That's what California state legislators must be asking themselves in light of the revised costs and funding difficulties for the state's high speed rail project.
It appears that the wheels may be coming off this train before the first mile of line has been built.
According to new Field Poll results, by more than a two-to-one margin, voters want the legislature to revisit the $9.95 billion bond approved by the electorate in 2008 through a new ballot proposition.
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The original commitment authorized a down payment for the project designed to bring high speed rail connecting southern California and the Bay Area.
It's an understatement to say that conditions have changed.
At the time of voter approval, the estimated cost was $43 billion; revisions have the new cost at $98.5 billion, with an additional decade before the project is completed. No wonder that voters are not only scratching their heads but clutching their wallets.
As if this development isn't bad enough, the Republican majority in the House of Representatives is now determined to reduce federal support for high speed rail, with the few dollars left dedicated to the northeast corridor between Washington and Boston.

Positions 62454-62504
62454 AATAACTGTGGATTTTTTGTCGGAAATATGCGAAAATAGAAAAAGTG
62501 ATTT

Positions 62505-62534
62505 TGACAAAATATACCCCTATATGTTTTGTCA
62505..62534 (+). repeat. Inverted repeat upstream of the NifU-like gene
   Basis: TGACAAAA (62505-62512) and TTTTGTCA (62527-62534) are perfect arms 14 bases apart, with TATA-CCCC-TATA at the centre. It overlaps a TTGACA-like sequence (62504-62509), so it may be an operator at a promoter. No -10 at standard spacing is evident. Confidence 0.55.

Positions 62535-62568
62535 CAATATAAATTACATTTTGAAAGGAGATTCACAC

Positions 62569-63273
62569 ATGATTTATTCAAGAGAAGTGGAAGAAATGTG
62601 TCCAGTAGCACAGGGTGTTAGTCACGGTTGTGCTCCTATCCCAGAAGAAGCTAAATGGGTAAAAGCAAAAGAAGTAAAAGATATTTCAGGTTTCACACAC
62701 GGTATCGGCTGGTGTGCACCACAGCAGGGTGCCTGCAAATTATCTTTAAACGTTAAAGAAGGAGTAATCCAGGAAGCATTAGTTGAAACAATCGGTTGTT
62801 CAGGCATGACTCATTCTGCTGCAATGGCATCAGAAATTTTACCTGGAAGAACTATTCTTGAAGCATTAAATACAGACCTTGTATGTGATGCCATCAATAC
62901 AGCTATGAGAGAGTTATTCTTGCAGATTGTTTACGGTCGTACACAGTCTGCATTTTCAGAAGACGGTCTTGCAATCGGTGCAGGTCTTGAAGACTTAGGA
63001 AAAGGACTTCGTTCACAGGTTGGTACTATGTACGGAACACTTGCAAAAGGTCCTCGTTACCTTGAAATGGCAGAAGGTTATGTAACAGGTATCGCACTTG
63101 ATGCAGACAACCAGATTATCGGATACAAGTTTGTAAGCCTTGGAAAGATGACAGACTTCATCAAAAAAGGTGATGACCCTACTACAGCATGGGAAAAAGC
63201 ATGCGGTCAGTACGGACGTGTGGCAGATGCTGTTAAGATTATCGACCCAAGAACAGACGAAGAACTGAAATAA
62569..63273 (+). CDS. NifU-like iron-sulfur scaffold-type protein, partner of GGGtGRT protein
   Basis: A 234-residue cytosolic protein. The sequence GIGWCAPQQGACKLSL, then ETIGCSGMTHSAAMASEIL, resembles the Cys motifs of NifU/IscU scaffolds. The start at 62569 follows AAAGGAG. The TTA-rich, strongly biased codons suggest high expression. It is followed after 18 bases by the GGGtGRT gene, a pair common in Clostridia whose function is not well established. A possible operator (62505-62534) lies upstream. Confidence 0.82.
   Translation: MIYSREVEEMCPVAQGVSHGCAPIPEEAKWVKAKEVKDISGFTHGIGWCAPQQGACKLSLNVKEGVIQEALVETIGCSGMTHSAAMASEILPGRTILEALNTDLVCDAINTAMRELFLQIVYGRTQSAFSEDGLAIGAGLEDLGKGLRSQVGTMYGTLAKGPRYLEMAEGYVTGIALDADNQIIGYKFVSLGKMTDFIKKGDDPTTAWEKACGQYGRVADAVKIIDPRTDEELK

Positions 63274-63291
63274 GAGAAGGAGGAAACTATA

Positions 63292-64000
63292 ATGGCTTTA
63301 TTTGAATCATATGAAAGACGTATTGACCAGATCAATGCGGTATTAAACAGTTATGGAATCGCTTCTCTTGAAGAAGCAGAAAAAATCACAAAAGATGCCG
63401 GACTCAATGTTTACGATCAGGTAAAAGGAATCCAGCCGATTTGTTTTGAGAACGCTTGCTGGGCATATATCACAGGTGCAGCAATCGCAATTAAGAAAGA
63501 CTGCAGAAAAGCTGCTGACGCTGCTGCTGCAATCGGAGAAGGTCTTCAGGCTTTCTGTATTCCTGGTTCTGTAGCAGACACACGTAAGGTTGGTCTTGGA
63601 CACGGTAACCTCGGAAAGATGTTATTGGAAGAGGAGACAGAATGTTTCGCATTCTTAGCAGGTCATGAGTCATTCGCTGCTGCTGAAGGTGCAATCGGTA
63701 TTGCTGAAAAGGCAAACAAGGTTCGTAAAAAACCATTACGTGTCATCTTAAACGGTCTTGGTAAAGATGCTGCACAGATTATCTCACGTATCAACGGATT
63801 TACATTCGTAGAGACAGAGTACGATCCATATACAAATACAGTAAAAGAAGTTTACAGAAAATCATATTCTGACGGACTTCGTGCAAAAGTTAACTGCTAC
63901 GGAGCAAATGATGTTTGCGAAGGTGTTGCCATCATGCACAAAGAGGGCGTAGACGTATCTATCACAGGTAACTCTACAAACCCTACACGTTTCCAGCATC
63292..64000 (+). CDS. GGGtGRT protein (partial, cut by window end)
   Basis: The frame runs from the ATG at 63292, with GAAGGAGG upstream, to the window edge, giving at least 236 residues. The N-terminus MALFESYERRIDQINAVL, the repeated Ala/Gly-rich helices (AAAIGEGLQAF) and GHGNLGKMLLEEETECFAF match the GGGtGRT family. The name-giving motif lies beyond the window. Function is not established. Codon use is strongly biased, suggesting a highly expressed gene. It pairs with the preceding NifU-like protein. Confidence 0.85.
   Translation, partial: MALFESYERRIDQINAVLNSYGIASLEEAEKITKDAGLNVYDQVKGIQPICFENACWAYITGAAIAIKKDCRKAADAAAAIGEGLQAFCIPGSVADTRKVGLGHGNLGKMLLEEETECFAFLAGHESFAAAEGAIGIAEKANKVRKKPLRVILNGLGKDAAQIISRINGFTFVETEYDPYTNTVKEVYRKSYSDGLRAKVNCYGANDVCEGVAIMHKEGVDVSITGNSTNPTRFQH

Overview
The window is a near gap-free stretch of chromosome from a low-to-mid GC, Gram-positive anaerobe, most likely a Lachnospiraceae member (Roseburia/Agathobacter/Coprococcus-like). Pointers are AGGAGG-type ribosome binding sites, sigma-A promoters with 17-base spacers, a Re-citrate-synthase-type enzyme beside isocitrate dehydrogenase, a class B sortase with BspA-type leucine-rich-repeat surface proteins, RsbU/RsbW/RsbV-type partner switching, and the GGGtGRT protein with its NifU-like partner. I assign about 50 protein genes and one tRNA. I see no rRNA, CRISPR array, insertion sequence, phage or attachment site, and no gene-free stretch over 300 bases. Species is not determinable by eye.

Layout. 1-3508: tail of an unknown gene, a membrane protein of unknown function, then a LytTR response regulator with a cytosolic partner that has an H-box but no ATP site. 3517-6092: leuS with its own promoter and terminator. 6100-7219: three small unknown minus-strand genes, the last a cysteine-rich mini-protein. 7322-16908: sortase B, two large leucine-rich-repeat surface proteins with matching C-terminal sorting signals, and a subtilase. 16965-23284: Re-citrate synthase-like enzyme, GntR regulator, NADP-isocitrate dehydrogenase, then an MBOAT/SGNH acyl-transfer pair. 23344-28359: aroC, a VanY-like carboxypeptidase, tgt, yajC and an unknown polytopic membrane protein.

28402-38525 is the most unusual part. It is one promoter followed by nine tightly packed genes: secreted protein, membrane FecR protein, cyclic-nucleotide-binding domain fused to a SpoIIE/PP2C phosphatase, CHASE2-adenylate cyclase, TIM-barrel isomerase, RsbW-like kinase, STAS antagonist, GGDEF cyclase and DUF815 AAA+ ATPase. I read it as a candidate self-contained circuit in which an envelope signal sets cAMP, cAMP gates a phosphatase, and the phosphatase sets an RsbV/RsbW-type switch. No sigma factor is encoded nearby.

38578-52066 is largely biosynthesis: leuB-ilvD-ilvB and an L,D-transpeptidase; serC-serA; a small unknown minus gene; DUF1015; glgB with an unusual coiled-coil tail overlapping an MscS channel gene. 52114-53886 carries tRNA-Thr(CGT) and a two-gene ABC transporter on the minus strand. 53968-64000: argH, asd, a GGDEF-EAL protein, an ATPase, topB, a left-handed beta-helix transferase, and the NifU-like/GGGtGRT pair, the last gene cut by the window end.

Opponents of high speed rail claim that the combination could leave California on the hook for most of the remaining $88.5 billion, something almost inconceivable in light of California's current budget crisis.
Proponents counter that all huge infrastructure projects seem overwhelming in the beginning but more than pay for themselves over time. They cite the state's huge statewide water project of the early 1960s as a case in point.
Still, it's hard to buck public opinion, especially in hard times.
The same Field Poll found that if the voters were asked about the $9.95 billion bond today, they would reject it by a margin of nearly two-to-one. Numbers like those mean a lot, especially as the 2012 elections near.
When the legislature resumes its work in January, the members are likely to take heat for the next round of spending reductions triggered by inadequate revenues. That's bad enough.
But asking the voters to accept the uncertainties of expensive high speed rail against more cutbacks may be more than they are willing to swallow.